NSWP welcomes Amnesty International’s Policy on State Obligations to Respect, Protect, and Fulfill the Human Rights of Sex Workers. Amnesty International calls for the decriminalisation of all aspects of adult consensual sex work including all laws which criminalise sex workers, clients, and third parties. Amnesty International also calls for the end of the discriminatory enforcement of other laws against sex workers, such as vagrancy, loitering, and immigration requirements.
NSWP wishes to clarify a number of issues in the light of some recent media coverage on the subject of the decriminalisation of sex work. Several articles have appeared recently that have made some alarmist and extremely misleading statements in response to an original article in the New York Times Magazine (published 5th May 2016).
As a sex worker-led global network with 262 member organisations across 77 countries from Africa, Asia Pacific, Caribbean, Europe, Latin America and North America, representing tens of thousands of sex workers from diverse cultures and experiences, NSWP has a fundamental right to be involved in consultations around international and national policies that impact on sex workers’ lives and work. Attempting to silence sex workers by denying our agency and calling us pimps, traffickers and industry lobbyists is unacceptable.
The sex workers’ rights movement is committed to the full decriminalisation of sex work in the belief that it will help sex workers organise to eliminate exploitation, oppression and violence and address unfair and abusive working conditions instituted by state and non-state actors. Branding the decriminalisation of third parties as an attempt to ‘legalise pimps and brothel keeping’ undermines sex workers in their struggle for labour rights and justice.
In New Zealand, the Prostitution Reform Act was passed in 2003. Its purpose is to decriminalise prostitution. Following the Act, the Department of Labour, in cooperation with the New Zealand Prostitues Collective (NZPC), developed the Occupational Health & Safety guidelines for the sex industry. This article looks at the development and effects of the New Zealand approach. It was written by members of the NZPC and was published as part of Research for Sex Work 14: Sex Work is Work.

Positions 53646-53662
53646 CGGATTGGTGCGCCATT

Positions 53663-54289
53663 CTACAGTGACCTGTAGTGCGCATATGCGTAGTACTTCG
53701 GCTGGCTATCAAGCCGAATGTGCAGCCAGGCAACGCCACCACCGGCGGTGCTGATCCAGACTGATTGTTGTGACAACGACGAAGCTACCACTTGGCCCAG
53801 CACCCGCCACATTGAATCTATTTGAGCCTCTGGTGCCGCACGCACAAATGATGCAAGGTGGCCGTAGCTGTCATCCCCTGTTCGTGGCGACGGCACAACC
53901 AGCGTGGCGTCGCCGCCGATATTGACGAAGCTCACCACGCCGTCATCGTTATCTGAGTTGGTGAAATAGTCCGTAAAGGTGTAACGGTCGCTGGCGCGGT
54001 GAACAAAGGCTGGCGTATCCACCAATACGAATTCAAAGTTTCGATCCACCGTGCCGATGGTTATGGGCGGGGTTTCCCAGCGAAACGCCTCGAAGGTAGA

This resource outlines the targets, goals, vision and strategies of the Joint United Nations Programme on HIV/AIDS (UNAIDS). It recommends decriminalisation of sex work as part of an effective HIV response: "The decriminalization of sex work could prevent people from acquiring HIV through combined effects on violence, police harassment, safer work environments and HIV transmission pathways."
This report by Scarlet Alliance outlines core principles in sex work law reform. The principles are an integral source of information and reference for politicians, government bodies, advocates, health providers, community sectors, current and potential sex workers, and sex industry owners and managers. They are the outcome of a five-stage consultation process with the Scarlet Alliance membership, including sex workers from a range of organisations and locations and with diverse experiences and backgrounds.
In August 2015, the International Council of Amnesty International voted in favour of a resolution to develop and adopt a policy that protects the human rights of sex workers, including full decriminalisation of all aspects of consensual sex work between adults. This case study reflects on the process towards Amnesty International's resolution, its impact so far and on the roles of NSWP and NSWP member organisations in this process.
Research for Sex Work 14: Sex Work is Work is a peer-reviewed publication for sex workers, activists, health workers, researchers, NGO staff and policy makers. It is available in English and Spanish. All issues of Research for Sex Work can be found here.
The Smart Sex Worker’s Guide to SWIT provides a short summary of the key points in Sex Worker Implemetation Tool (SWIT). The Sex Worker Implementation Tool (SWIT) offers practical guidance on effective HIV and STI programming for sex workers. It provides evidence for the necessity of decriminalisation of sex work, the involvement of sex workers in developing policy, and the empowerment and self-determination of sex work communities as a fundamental part of the fight against HIV. This resource is based on the WHO, UNFPA, UNAIDS and NSWP 2012 recommendations on HIV and Sex Work. The guide can be used by sex workers and sex worker organisations who are designing or running programmes for sex workers. It may also be useful as an advocacy tool when advocating for rights-based services.